'Sport Laughs In The Face Of Discrimination'



It is more than seven years since we lost Nelson Mandela, ‘Madiba’.  At Laureus Sport for Good, along with the entire world of sport, we will never forget him.
On 18th July – the day of his birth – we celebrate Mandela Day each year. We honour his memory, express our gratitude for his life and renew our pledge to continue to live by the values he instilled in us. At the inaugural Laureus World Sports Awards in 2000, Mandela said: 
"Sport has the power to change the world. It has the power to inspire. It has the power to unite people in a way that little else does. It speaks to youth in a language they understand. Sport can create hope where once there was only despair. It is more powerful than governments in breaking down racial barriers. It laughs in the face of all types of discrimination."
This year, Laureus is uniting the sporting world on what would have been our First Patron’s 103rd birthday, to celebrate his sporting legacy and the impact those words continue to have, 21 years on. 
In Cape Town, both the British & Irish Lions and Springboks teams will unite to show their support for Laureus Sport for Good as Global Charity Partner of the 2021 Lions Series. Both teams will share a united message across social media, showing their belief in the powerful role rugby can play in tackling all forms of discrimination. 
The teams will also promote the Lions Series Charity Challenge, a fundraising initiative uniting Lions and Springboks fans for a good cause. The challenge sees Lions fans taking on Springboks fans in a bid to virtually move the furthest and raise the most funds by the Series’ Third Test on August 7. All funds raised will go into the Lions Series Legacy Fund, with 50% going to Laureus-supported rugby programmes, and the remainder split between Lions and Springboks charity partners. 
In Paris, on the final stage of the 2021 Tour de France, Laureus Ambassadors Team Assos Qhubekka NextHash will record their combined distance of the 108.4km stage, adding their efforts to the Team Green and Gold total in the Lions Series Charity Challenge. 
In Germany, Laureus Ambassador and three-time IRONMAN World Champion Jan Frodeno will go head-to-head with Canadian triathlete Lionel Sanders in the Zwift Tri Battle Royale, in Allgäu, Germany. The pair excel in head-to-head races, and while the spectacle featuring two sporting greats is sure to excite triathlon fans around the world, Frodeno and Sanders may even set a new world record for a full distance triathlon in the process.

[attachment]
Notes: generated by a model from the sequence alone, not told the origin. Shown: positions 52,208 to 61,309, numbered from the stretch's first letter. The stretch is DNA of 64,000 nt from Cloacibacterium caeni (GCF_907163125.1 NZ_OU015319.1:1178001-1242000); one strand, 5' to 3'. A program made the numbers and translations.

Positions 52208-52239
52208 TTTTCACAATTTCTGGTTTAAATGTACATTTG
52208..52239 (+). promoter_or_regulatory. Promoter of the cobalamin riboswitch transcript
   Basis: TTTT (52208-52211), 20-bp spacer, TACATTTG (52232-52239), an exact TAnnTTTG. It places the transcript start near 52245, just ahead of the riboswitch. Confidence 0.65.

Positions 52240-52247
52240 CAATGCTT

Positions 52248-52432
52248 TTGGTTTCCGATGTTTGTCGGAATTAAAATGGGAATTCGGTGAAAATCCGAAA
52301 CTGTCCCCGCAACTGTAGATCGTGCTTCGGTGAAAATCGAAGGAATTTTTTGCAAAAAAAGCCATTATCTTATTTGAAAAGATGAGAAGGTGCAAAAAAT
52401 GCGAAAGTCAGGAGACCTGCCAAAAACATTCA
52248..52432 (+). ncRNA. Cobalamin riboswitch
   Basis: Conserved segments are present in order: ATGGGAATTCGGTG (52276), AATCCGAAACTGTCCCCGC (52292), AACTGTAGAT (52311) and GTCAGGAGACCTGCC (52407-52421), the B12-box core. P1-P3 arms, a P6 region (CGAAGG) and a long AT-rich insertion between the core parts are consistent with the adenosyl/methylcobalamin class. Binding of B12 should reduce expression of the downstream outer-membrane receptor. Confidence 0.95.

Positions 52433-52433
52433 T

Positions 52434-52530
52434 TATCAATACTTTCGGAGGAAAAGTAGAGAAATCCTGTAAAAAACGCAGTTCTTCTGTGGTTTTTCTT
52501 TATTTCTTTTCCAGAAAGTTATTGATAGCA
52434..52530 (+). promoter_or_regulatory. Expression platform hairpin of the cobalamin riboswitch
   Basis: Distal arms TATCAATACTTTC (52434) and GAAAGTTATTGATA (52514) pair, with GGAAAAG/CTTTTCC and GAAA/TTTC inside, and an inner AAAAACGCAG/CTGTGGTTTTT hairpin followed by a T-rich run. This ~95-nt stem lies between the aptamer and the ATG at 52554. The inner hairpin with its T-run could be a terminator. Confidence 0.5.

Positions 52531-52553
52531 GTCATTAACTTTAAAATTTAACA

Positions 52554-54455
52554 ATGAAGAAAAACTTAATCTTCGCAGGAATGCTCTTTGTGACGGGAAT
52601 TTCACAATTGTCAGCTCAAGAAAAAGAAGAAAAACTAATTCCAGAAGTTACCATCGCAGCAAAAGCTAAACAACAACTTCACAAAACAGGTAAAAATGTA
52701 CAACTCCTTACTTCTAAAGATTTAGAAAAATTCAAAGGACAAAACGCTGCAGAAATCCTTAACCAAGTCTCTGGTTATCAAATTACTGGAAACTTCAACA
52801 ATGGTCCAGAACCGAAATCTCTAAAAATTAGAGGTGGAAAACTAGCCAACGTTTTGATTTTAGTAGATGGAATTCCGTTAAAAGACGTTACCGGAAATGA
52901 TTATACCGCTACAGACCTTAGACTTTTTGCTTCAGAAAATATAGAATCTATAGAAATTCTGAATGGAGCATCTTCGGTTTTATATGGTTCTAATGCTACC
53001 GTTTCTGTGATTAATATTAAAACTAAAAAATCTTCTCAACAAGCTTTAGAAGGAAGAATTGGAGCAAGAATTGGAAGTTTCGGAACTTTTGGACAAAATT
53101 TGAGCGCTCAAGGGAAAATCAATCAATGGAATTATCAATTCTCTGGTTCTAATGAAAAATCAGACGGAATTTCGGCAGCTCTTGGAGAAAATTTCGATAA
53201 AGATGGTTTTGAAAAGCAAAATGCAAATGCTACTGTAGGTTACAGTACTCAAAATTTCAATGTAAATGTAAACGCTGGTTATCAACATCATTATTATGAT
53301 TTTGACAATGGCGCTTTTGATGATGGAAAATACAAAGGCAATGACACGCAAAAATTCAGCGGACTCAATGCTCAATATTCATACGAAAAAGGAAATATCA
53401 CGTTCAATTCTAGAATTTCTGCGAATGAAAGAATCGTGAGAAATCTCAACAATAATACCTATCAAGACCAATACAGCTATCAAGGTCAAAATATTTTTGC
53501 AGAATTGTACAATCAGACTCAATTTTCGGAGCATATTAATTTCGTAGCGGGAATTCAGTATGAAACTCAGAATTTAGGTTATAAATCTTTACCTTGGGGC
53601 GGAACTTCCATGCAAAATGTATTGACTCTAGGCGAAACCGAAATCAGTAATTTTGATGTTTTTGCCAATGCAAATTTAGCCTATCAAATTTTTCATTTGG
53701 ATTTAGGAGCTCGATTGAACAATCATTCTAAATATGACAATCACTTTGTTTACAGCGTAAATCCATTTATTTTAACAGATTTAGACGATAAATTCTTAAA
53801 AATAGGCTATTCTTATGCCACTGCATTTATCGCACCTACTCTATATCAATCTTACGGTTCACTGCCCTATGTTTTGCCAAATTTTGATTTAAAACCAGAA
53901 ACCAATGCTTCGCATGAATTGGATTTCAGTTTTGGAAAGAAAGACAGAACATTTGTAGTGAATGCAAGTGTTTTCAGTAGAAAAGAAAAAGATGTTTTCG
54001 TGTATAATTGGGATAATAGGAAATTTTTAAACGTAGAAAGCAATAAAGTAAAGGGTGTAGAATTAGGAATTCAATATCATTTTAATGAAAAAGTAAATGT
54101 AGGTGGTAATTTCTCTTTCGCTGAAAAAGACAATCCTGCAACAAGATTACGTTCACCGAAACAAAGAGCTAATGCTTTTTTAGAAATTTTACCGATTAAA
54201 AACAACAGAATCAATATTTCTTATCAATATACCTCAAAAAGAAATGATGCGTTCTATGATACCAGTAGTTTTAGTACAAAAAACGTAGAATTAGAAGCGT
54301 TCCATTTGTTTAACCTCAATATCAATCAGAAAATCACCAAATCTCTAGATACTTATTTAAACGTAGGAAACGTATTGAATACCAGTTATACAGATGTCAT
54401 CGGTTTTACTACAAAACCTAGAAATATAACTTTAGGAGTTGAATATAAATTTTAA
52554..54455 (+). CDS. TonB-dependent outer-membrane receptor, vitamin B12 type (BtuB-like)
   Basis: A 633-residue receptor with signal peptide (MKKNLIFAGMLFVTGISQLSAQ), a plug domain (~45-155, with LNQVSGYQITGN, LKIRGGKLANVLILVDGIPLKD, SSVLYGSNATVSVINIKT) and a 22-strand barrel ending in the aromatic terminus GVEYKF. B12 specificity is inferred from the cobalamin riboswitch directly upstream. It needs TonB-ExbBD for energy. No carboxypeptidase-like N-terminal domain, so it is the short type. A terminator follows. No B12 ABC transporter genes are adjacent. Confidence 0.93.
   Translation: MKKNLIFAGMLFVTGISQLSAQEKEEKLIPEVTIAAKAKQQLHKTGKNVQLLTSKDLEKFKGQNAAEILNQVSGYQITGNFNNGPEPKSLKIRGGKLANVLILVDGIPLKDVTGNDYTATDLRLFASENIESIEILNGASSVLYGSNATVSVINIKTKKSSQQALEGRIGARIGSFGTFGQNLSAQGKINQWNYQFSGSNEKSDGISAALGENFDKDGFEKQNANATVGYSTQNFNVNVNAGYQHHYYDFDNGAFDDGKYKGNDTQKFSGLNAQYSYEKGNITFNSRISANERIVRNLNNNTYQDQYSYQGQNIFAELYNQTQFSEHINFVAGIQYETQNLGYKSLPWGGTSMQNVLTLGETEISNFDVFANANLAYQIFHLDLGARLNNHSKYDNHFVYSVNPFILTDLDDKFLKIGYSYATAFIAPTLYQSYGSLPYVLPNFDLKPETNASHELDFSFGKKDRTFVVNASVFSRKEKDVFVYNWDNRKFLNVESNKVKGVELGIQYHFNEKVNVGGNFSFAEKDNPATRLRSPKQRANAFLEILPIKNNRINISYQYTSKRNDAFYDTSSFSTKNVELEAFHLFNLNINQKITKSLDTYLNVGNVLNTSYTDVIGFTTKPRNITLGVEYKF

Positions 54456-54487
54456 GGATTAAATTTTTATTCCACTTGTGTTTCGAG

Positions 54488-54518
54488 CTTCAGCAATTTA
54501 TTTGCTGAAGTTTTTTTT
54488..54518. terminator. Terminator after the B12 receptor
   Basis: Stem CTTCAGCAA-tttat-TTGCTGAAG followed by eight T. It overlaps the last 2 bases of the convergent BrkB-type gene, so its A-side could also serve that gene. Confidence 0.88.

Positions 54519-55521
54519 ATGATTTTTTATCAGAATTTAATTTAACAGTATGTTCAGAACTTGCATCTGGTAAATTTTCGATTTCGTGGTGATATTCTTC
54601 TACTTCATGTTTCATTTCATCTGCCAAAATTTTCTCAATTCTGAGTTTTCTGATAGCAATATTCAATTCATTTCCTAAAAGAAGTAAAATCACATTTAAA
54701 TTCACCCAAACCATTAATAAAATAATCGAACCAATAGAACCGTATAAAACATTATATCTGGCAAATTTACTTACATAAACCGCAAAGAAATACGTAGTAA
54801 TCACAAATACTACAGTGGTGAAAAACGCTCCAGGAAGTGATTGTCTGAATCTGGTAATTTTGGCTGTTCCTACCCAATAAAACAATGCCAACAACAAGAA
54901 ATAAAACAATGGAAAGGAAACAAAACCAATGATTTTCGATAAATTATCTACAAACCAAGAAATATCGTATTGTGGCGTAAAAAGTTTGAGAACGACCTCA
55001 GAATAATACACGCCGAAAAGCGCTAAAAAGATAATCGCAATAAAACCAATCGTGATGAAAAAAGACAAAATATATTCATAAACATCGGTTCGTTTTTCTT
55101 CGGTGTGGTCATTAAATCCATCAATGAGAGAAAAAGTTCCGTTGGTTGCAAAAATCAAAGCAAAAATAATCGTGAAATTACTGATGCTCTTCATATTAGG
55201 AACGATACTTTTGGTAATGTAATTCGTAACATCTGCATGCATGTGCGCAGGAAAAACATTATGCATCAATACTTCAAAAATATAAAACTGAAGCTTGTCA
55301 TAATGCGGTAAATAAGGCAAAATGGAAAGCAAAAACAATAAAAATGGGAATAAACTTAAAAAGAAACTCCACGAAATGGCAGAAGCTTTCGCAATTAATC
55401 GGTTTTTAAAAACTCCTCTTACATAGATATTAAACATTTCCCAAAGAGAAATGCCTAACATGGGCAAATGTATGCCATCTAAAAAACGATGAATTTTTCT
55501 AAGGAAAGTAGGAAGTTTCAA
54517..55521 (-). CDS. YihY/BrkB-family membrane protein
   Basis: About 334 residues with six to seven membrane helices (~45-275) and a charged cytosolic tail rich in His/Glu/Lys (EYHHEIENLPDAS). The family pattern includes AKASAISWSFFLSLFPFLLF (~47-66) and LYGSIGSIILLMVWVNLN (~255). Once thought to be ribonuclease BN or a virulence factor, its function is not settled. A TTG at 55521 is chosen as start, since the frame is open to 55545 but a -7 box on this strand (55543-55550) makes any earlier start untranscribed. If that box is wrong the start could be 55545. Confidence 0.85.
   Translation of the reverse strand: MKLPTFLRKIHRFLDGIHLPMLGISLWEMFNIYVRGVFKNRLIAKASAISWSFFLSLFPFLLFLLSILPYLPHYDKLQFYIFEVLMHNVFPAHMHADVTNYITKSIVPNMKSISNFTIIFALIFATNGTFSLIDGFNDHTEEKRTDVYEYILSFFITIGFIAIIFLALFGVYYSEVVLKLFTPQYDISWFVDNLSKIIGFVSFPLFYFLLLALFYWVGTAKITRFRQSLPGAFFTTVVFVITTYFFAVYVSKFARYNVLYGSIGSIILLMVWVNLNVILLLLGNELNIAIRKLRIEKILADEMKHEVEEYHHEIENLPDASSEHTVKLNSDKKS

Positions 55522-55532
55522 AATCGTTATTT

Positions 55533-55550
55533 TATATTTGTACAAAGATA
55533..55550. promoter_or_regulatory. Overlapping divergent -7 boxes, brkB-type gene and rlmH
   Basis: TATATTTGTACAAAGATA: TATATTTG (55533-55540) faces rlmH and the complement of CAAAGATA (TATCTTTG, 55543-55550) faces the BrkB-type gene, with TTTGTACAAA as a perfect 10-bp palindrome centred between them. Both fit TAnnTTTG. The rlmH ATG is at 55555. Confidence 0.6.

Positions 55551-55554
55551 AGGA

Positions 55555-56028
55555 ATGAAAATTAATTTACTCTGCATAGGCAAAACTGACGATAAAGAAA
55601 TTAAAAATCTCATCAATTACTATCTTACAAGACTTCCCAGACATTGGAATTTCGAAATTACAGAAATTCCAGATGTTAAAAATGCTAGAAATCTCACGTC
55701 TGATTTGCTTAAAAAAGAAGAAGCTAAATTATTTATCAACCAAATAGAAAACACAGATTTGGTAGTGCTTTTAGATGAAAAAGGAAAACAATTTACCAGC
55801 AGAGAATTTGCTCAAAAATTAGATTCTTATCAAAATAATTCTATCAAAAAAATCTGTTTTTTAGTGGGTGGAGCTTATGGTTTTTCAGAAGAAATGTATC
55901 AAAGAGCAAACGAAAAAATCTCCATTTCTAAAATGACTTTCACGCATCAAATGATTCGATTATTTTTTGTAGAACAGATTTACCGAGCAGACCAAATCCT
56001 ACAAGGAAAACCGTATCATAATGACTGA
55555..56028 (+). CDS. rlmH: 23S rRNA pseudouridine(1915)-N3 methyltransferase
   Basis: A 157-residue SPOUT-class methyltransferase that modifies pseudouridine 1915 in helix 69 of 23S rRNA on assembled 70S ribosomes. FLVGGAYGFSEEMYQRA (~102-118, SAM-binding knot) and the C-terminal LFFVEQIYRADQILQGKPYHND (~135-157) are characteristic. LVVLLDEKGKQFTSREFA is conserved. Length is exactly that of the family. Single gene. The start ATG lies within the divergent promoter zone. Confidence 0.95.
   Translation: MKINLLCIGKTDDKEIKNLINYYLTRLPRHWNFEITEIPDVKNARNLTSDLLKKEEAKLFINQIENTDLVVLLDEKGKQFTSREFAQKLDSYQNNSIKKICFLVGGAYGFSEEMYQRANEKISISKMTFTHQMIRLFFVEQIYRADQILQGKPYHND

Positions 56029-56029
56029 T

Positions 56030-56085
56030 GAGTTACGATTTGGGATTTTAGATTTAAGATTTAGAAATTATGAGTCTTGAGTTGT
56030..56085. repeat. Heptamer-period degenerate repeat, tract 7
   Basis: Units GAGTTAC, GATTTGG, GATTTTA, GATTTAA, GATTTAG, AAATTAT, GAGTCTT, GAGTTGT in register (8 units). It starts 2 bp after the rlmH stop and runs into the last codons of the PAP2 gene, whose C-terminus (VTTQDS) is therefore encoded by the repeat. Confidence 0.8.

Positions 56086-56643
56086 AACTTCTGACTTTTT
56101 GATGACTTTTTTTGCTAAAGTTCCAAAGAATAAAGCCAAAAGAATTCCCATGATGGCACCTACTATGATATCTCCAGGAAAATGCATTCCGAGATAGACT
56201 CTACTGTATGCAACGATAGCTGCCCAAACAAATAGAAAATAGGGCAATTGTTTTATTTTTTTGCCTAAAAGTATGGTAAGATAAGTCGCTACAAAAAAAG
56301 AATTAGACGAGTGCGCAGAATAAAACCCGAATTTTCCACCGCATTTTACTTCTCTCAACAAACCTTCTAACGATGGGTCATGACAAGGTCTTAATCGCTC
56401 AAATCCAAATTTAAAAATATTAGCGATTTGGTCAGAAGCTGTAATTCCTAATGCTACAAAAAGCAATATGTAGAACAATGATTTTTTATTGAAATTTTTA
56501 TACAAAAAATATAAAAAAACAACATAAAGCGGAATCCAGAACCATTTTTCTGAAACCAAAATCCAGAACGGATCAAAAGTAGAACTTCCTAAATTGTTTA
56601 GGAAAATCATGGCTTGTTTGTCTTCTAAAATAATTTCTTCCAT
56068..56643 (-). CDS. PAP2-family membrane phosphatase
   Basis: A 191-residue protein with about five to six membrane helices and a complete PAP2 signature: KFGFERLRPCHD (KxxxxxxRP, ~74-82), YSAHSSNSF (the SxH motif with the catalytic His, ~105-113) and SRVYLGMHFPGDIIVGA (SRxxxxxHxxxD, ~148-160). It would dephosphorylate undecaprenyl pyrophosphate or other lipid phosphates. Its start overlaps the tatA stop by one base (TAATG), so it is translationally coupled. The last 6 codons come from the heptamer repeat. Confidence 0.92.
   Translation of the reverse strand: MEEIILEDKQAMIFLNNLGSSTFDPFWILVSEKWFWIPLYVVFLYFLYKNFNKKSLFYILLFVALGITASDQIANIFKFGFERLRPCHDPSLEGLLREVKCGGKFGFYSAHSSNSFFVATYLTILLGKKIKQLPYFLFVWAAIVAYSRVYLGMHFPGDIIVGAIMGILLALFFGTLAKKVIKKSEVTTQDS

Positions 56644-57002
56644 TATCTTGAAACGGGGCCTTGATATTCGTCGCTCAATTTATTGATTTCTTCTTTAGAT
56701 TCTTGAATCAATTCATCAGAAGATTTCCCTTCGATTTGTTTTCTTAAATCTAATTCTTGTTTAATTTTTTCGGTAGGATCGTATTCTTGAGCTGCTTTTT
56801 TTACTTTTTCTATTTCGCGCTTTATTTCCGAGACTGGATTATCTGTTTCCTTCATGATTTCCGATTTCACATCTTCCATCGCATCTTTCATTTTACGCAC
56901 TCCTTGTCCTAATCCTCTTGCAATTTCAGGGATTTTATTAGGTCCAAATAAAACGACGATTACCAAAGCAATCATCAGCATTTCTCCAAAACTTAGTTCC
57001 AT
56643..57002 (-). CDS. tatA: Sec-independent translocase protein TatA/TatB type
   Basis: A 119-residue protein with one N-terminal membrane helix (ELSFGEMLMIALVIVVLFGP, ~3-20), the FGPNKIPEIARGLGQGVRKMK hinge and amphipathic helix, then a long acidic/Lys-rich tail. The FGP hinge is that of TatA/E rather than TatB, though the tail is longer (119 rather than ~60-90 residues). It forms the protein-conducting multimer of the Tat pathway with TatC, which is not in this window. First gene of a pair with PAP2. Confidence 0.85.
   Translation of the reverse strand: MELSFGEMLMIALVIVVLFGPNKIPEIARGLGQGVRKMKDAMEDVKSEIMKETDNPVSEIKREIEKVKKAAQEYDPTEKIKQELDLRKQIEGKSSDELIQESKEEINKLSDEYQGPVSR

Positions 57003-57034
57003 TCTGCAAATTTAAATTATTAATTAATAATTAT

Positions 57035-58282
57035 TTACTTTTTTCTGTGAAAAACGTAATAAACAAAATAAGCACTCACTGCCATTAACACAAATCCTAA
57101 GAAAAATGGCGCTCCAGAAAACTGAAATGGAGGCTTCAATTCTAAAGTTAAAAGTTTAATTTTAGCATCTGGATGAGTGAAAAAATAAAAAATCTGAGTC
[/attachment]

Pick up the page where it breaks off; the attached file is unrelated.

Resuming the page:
The Zwift Tri Battle Royale follows Frodeno’s inspirational #TriAtHome challenge in 2020, where during lockdown in Spain, he completed a full IRONMAN, raising over €200,000 for healthcare institutions in Girona and Laureus Sport for Good.
Meanwhile, in communities around the world, and despite restrictions caused by the global Covid-19 pandemic, Laureus supported programmes continue bringing Mandela’s words to life, using sport to change their world for the better. 
In Switzerland, in South Africa, in Hong Kong and Japan, in the USA and Italy, the UK and Argentina, the teams working in the Sport for Good offices around the world will stop to pay a silent tribute and to think about how our work owes so much to Mandela and how much more there is to do.
Earlier this week, Laureus published the Laureus Sport for Good Annual Review 2020. The review, which covers the organisation’s global impact last year, detailed a rise in involvement of young women and girls in sport around the world. The report also found that the support and work of Laureus Sport for Good in 2020 helped 97,960 children and young people to feel less socially isolated despite lockdown. Meanwhile, with schools around the world closed, Laureus and partners helped 98,354 children and young people to continue to engage with or complete education.
For Laureus Ambassador and Kenyan Olympic marathon champion Eliud Kipchoge, Nelson Mandela holds a special place in his heart and in his home. Hanging on the wall in his bedroom is a quote from Nelson Mandela, a constant reminder and inspiration of the positive role sport can play around the world. 
Eliud Kipchoge, said: “Nelson Mandela inspires me. This quote hangs on a poster by my bed in Kaptagat, as a motivation and as a reminder for me. Actually when I see that poster, I remember that running is also about inspiring others and encouraging people to believe that nothing is impossible. Sport can join people together, it is something that connects the world, and also makes us equal.”

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